Guy Garvey (Elbow)

English singer and musician with the alternative rock band Elbow, Guy Garvey was born 6 March 1974, in Bury, Greater Manchester, England. He is also a presenter for BBC 6 Music. Garvey formed Elbow with Mark and Craig Potter, Pete Turner, and Richard Jupp. In the early 90’s whilst at 6th form college in Bury. He serves as the main songwriter and lyricist of Elbow, Garvey has also played a wide variety of instruments live including both electric and acoustic guitar, trumpet, and various forms of percussion. Elbow won two Ivor Novello awards for best song writing for the 2008 single “Grounds for Divorce” as well as best contemporary song for “One Day Like This”.He was awarded a lifetime achievement honour by the Radio Academy in 2014 and also featured on the re-launched Band Aid charity’s single to raise funds for the Ebola crisis in Africa. Garvey, with Elbow, was also commissioned by the BBC to write the theme song for the 2012 London Olympics and Elbow performed this song, “First Steps” at the closing ceremony of the Olympics.

Garvey also produced and recorded the I Am Kloot album Natural History (2001). Alongside Elbow keyboard player Craig Potter he also produced I Am Kloot’s single “Maybe I Should”, their Mercury Music Prize nominated 2010 album Sky at Night and their 2013 album Let It All In. Elbow were themselves Mercury Music Prize nominees, in 2011, for the album Build a Rocket Boys! and won the prize in 2008 for their album “The Seldom Seen Kid”. Garvey also appears on Massive Attack’s 2010 album record Heligoland.He is a member of the British Academy of Songwriters, Composers and Authors (BASCA). In April 2012 Garvey became a patron of the Manchester Craft and Design Centre. In recognition of his outstanding contribution to music he received an honorary doctorate from Manchester Metropolitan University, to become a Doctor of Arts.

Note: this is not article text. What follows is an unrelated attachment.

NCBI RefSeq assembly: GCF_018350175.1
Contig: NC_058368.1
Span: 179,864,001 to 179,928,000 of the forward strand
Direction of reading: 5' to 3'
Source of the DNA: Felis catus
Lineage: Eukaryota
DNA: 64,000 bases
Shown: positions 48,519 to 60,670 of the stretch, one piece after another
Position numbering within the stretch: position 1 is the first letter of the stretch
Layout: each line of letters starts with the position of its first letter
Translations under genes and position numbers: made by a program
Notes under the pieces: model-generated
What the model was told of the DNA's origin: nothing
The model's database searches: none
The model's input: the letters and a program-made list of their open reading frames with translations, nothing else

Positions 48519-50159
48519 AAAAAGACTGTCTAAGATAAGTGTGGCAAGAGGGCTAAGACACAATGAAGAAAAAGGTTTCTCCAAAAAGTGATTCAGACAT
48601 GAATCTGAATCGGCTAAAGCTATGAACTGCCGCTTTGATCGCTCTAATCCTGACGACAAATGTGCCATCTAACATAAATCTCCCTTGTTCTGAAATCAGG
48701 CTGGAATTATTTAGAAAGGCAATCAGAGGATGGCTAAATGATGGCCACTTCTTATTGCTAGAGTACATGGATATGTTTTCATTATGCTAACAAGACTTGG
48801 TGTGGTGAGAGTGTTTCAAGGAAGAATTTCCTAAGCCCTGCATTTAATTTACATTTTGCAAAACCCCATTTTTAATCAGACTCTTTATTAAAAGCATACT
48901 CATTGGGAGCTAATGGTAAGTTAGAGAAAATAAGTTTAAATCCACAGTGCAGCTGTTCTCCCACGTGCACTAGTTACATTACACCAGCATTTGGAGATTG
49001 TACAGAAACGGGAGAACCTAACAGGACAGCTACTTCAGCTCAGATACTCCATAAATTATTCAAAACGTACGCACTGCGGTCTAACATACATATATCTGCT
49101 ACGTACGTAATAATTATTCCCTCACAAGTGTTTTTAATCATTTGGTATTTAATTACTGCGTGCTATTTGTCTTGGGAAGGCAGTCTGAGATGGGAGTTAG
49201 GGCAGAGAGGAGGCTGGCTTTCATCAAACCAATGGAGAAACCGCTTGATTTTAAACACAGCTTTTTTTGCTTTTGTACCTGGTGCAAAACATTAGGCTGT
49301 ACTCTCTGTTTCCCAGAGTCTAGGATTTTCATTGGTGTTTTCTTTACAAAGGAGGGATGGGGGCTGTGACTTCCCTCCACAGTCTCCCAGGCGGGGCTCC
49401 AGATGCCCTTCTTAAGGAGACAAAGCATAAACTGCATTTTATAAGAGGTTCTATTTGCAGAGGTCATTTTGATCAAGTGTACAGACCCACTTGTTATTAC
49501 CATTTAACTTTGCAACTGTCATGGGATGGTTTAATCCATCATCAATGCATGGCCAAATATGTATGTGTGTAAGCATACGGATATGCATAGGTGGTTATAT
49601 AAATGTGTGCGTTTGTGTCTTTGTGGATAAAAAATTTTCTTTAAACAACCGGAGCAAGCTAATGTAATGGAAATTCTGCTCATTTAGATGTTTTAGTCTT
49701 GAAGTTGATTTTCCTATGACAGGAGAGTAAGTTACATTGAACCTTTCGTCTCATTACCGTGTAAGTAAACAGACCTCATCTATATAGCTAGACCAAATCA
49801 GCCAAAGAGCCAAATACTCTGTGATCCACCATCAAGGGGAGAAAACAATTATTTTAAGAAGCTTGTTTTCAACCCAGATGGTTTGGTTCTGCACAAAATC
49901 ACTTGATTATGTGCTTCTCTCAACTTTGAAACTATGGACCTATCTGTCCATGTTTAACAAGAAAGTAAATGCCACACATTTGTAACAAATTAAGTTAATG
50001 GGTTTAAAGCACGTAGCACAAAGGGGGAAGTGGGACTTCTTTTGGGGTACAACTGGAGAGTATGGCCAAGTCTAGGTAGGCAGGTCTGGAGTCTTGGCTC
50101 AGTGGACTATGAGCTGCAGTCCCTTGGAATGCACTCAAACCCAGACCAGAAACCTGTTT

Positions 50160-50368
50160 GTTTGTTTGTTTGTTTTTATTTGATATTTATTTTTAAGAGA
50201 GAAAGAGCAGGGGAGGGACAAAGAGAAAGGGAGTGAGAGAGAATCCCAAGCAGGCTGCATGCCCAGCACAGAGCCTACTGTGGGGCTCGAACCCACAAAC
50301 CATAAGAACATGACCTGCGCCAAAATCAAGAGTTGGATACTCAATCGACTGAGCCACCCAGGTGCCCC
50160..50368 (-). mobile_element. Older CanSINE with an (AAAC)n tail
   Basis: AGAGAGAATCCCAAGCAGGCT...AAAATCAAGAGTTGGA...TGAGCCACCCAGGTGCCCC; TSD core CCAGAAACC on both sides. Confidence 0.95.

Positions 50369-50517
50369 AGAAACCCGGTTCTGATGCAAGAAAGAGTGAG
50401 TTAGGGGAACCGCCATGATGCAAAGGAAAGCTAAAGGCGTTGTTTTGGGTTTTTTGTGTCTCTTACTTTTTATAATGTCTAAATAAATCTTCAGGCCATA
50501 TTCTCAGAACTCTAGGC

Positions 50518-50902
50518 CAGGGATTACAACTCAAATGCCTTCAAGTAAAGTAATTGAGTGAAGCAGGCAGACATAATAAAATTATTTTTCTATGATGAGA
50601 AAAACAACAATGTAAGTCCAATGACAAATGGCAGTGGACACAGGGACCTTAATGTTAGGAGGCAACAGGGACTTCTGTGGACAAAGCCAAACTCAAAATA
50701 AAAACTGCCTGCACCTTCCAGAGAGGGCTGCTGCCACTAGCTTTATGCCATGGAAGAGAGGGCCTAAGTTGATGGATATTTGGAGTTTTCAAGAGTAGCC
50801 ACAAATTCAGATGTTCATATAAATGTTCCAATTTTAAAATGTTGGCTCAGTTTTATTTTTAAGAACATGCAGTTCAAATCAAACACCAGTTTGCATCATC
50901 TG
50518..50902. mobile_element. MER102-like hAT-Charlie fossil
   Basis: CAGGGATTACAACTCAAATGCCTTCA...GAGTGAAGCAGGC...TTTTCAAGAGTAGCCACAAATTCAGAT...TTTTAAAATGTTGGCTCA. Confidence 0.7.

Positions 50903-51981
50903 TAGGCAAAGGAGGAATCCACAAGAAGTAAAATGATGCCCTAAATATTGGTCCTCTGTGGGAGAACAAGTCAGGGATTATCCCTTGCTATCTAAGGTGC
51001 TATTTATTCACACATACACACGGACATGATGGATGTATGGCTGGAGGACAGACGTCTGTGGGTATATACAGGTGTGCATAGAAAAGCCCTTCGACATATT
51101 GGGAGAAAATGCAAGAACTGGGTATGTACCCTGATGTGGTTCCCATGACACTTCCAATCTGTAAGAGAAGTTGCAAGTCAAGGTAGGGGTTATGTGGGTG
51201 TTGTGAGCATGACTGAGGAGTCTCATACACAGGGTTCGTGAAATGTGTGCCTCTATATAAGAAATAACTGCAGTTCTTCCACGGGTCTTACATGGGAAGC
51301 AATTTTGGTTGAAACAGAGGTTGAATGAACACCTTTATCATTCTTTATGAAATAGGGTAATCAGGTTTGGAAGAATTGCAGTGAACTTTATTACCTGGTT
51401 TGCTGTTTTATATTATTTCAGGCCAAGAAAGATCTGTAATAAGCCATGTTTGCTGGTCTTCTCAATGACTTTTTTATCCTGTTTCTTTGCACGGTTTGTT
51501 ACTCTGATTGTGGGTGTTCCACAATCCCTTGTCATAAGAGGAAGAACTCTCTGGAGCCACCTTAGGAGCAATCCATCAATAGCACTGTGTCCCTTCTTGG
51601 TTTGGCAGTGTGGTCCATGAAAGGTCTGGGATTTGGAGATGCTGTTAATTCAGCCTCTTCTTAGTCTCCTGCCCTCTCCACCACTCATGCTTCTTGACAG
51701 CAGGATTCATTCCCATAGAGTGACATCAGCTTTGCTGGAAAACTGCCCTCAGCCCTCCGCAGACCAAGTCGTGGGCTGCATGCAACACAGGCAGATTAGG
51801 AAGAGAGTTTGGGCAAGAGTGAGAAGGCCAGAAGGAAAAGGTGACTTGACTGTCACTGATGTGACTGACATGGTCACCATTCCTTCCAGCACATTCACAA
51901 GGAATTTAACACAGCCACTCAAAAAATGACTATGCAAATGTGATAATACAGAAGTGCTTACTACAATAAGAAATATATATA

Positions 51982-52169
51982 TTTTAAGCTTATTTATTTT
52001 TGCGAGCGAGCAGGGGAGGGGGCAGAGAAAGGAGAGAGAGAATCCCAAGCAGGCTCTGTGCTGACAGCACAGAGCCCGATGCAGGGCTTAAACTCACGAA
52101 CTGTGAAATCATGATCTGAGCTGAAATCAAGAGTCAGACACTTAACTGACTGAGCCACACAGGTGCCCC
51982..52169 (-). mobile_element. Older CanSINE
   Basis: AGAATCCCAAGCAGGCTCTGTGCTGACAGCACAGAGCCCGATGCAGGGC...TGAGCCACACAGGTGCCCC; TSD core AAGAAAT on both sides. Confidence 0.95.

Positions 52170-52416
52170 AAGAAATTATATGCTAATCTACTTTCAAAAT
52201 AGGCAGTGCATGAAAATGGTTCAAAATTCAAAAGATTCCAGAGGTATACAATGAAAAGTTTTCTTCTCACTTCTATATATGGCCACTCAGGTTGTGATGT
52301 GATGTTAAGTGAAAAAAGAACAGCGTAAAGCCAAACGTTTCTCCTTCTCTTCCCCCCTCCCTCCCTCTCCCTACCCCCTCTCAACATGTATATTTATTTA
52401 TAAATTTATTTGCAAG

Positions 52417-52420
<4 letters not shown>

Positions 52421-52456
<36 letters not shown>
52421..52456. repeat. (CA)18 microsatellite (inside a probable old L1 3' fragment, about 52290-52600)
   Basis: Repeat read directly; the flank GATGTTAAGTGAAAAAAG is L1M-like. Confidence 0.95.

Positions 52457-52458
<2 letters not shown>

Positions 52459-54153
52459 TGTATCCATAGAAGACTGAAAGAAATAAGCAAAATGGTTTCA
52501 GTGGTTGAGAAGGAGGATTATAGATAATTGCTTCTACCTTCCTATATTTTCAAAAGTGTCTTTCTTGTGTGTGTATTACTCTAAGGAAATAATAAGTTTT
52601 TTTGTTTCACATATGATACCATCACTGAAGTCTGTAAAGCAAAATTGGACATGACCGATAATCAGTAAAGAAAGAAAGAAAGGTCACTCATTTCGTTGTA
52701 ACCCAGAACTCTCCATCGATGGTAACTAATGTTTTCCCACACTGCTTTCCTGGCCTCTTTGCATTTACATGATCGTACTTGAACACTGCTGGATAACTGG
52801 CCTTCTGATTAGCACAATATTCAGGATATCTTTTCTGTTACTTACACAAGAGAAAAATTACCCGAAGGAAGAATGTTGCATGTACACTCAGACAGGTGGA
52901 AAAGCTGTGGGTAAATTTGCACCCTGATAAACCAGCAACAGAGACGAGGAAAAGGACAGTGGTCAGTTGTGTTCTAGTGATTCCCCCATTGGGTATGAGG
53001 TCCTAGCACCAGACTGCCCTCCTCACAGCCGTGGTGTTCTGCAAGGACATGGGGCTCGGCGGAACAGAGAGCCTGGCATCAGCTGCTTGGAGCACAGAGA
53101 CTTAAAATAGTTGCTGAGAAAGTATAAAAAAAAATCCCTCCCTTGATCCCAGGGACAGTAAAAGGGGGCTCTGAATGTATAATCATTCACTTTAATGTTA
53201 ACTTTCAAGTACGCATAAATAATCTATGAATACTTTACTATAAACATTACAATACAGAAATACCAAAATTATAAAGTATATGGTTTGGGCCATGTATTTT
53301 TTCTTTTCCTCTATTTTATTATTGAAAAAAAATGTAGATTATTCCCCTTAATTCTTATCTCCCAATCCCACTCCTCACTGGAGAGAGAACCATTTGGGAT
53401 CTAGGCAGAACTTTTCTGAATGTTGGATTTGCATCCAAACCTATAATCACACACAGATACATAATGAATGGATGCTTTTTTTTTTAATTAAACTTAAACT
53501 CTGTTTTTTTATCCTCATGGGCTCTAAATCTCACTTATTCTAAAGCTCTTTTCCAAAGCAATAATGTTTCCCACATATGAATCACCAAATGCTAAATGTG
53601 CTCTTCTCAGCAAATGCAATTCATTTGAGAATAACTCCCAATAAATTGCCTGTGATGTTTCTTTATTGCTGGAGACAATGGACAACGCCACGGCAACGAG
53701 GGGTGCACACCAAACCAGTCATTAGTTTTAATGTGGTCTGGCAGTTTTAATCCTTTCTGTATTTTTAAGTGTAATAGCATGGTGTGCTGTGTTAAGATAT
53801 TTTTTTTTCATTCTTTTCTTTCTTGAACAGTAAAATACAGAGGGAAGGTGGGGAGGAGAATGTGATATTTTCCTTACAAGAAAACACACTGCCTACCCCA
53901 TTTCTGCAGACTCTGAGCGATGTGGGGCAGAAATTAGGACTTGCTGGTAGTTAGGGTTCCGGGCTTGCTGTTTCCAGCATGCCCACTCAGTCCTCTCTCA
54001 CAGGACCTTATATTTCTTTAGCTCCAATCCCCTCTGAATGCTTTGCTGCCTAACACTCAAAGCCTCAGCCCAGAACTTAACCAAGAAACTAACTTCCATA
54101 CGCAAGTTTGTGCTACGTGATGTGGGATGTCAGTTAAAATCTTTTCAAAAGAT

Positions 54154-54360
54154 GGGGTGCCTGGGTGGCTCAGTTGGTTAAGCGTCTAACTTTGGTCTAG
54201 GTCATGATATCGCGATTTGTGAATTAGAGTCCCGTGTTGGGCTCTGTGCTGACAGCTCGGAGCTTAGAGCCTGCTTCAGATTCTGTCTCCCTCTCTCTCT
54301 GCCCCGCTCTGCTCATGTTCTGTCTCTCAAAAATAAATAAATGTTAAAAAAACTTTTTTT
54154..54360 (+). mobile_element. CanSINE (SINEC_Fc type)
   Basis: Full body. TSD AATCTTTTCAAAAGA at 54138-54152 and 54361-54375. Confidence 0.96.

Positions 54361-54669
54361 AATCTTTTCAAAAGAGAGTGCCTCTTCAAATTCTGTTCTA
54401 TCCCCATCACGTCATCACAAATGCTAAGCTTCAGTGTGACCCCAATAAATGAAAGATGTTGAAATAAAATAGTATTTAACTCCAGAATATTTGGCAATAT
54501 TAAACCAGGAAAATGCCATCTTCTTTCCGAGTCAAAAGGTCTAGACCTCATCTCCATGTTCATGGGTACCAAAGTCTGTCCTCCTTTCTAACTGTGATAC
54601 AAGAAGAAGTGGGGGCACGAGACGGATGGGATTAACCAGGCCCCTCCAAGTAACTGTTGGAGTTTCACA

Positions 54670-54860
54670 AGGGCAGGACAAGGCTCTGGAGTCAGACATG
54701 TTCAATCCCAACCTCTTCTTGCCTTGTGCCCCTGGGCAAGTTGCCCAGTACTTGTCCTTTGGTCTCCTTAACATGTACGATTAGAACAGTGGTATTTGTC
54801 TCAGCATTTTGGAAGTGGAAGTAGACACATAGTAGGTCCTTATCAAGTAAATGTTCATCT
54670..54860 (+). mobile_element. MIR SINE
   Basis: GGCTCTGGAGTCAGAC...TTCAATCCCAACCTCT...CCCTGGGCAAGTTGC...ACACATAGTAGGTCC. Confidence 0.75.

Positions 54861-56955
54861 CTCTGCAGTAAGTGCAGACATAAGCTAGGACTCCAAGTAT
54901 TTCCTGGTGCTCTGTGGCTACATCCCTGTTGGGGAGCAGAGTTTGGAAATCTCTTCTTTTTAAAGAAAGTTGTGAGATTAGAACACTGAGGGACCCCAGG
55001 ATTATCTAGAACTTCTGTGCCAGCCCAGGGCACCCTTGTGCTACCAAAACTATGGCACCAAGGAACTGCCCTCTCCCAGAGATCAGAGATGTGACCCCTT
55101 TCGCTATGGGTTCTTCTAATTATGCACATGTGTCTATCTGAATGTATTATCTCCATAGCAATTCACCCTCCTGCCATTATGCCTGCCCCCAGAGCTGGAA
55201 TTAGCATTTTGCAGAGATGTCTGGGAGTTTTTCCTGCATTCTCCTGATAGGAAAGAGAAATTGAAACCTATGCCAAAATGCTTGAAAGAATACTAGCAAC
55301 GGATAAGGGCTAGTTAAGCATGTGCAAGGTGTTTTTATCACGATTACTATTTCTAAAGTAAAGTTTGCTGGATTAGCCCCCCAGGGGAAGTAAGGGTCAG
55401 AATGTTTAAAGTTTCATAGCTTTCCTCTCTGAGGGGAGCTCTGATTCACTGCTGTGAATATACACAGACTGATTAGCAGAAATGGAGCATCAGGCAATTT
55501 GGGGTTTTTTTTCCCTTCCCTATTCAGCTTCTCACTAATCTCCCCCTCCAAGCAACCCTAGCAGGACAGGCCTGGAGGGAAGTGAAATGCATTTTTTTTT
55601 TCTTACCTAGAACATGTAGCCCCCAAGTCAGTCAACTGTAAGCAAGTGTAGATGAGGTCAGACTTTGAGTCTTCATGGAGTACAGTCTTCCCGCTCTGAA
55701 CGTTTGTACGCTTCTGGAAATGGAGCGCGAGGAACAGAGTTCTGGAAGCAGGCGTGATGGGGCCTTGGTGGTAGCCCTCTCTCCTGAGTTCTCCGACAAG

Garvey has been a presenter on BBC 6 Music for over five years (Sunday afternoon 2 pm to 4 pm, British time) and previously presented a show on Sunday evenings on XFM. He had a monthly column in the now-defunct listings magazine City Life and is a patron of the Mines Advisory Group (MAG), the Manchester-based charity responsible for clearing war zones of mines and munitions worldwide.In 2015 Garvey presented Music Box, an iPlayer-exclusive series covering emerging and established bands. Garvey has also read several children’s stories for the CBeebies “Bedtime Stories” program on the BBC.In 2015 Garvey released his first solo album, Courting the Squall, and also appeared on BBC Two’s Later… with Jools Holland, where he performed “Angela’s Eyes” and “Belly of the Whale”.

David Gilmour (Pink Floyd)